Florida: Lake County jail prisoner Larry Stone, 32, managed to bond himself out after exploiting a glitch in the facility’s phone system, according to a July 28, 2011 news report. The phone system was designed to refund charges when a call did not go through, but due to a software error it provided double refunds. Stone simply made calls and hung up until the refunds totaled more than $1,250 and he could post his own bond. He was re-arrested shortly after his release when jail officials figured out the problem with the phone system. The glitch has since been fixed.
Hawaii: When Perry Jay Griggs was incarcerated at mainland federal prisons with prisoners from Hawaii, he pitched them and their families on investing in the Aloha Trading investment program, which Griggs operated with his wife, Rachelle. Seventeen people, most from Hawaii, invested over $4 million in the program, which turned out to be a Ponzi scheme. Griggs and his wife went on the run after he was released from prison; they were captured in December 2010 and Griggs pleaded guilty to federal mail and wire fraud charges in April 2011. He was sentenced on August 5, 2011 to 87 months in prison, three years supervised release and more than $1.9 million in restitution. Rachelle Griggs received a 48-month sentence.
Illinois: Janet M. Collins, 47, a nurse administrator at the Great Meadow Correctional Facility, was charged in July 2011 with first degree falsifying business records for allegedly falsifying her time cards. Collins was suspended by the Department of Corrections following her arrest. She is accused of filing time cards between October and June 2011 that indicated she had worked at times she did not.
Iraq: On August 5, 2011, two prisoners and a guard were killed during an escape from the Hillah prison in central Iraq. Five other people were reportedly injured in the incident, though it was unclear whether they were prisoners or prison employees. At least one prisoner escaped according to Justice Ministry spokesman Haider al-Saadi, who said four prisoners and four guards were under investigation in connection with the prison break.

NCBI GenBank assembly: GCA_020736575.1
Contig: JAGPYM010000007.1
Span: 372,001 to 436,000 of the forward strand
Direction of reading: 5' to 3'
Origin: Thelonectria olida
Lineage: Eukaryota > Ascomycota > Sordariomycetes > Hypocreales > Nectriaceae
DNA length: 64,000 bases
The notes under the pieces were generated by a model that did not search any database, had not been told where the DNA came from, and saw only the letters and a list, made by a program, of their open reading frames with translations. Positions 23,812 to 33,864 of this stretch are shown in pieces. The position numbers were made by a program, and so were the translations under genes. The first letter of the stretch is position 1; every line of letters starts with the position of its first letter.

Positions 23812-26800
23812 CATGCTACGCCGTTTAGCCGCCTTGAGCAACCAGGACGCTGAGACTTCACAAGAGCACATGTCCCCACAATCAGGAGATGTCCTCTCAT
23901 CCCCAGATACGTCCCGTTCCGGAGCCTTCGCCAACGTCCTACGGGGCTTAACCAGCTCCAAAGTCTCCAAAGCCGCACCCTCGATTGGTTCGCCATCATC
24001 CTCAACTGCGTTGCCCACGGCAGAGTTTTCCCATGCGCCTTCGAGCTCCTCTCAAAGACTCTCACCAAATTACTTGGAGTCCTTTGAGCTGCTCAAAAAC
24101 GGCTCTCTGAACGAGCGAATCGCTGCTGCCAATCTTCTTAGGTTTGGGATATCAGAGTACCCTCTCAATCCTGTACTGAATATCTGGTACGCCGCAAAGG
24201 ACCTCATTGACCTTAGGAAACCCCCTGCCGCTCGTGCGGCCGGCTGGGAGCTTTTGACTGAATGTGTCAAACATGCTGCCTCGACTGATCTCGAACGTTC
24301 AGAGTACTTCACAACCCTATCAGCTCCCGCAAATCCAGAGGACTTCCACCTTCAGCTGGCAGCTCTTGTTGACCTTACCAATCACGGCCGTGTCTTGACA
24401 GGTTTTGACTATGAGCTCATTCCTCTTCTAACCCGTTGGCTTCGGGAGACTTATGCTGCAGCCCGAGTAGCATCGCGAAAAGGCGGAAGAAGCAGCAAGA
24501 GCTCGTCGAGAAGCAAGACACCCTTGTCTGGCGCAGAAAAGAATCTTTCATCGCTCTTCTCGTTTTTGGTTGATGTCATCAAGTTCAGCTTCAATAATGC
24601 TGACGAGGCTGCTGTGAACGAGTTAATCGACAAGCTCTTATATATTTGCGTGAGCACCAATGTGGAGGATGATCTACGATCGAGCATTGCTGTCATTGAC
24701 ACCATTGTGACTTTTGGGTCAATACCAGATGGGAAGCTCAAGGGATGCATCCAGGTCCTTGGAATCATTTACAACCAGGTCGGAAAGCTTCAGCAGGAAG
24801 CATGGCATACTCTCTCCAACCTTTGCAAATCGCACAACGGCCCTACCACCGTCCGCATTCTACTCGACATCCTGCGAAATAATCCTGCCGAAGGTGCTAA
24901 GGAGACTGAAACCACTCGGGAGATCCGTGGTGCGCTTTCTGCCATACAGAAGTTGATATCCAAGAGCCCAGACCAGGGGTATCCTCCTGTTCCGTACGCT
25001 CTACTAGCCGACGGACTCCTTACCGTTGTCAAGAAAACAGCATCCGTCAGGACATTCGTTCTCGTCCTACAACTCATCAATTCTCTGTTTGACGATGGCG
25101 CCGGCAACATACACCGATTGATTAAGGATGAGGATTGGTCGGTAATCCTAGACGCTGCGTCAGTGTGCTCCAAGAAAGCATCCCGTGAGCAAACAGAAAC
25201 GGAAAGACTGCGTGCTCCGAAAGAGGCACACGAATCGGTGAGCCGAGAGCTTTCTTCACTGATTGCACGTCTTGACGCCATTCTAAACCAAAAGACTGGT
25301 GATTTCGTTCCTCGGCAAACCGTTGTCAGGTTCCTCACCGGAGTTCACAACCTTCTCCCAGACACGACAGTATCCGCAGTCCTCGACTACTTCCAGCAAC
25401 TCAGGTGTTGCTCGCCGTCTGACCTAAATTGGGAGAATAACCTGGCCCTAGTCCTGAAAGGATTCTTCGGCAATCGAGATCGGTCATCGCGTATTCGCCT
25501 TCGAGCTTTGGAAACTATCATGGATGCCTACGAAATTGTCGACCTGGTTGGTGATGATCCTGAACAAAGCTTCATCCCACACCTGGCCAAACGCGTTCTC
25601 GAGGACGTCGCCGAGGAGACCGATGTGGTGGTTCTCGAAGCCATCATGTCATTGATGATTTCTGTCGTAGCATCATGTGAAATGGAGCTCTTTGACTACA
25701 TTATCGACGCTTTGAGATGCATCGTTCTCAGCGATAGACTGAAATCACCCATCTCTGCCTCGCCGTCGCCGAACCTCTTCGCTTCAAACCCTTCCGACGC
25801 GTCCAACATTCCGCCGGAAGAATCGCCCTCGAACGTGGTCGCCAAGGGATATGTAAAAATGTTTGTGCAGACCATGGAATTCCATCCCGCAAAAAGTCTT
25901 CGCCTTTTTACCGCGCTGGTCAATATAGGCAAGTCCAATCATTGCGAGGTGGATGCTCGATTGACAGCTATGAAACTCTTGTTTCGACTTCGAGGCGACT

Maine: A social worker who smuggled drugs, porn and nude pictures of herself into the Maine State Prison was sanctioned by the Board of Social Worker Licensure following a hearing in May 2011. Jaime Dale Semple Harnett, 34, received a public reprimand and a $4,500 fine; the Board also stated it would have revoked her social workers license had it not already lapsed. Harnett, who was employed at the Maine State Prison from 2001 to 2010, reportedly had a personal relationship with an unidentified prisoner serving a 25-year sentence. She was accused of smuggling contraband, including suboxone, pornographic DVDs and a cell phone with her nude photos. Harnett had resigned on June 1, 2010; she was not prosecuted.
Nevada: On July 29, 2011, Clark County Detention Center prisoner Carl Guilford, 18, who was being held on charges of murdering his 6-year-old nephew, beat, choked and used a pencil to stab his cellmate to death. Guilford will face additional murder charges for killing fellow prisoner Francesco Sanfilippo, 39. Guilford claimed that Sanfilippo had made sexual advances to him, but later said the devil told him to kill his cellmate.
Guilford had previously completed a psychiatric evaluation and was declared safe.
New York: Ronald Tackman, 57, escaped from Manhattan Criminal Court in 2009 by posing as an attorney. Apparently not amused at his disrespect for the justice system, Tackman was sentenced to 28 years for the escape on July 21, 2011; the stiff sentence also includes time for a series of robberies he committed in 2007 and 2008. Tackman was wearing a suit when he was at the criminal court in 2009, though he had jail-issued orange sneakers. He covered the sneakers with black socks, walked down to another floor when left unattended, and exited the courthouse by pretending to be an attorney. Lawyers must now show ID to court staff.
North Carolina: On July 14, 2011, 10 to 15 death row prisoners at the Central Prison in Raleigh held a peaceful protest after another condemned prisoner, William Bowie, was allegedly beaten by a prison guard while handcuffed. The prisoners participating in the protest stood up in the chow hall and spoke out about the abuse; the next day they were placed in administrative segregation. On August 14, 2011, more than 30 people gathered outside the Central Prison to protest in solidarity with the death row prisoners and in support of prisoners in California conducting a hunger strike.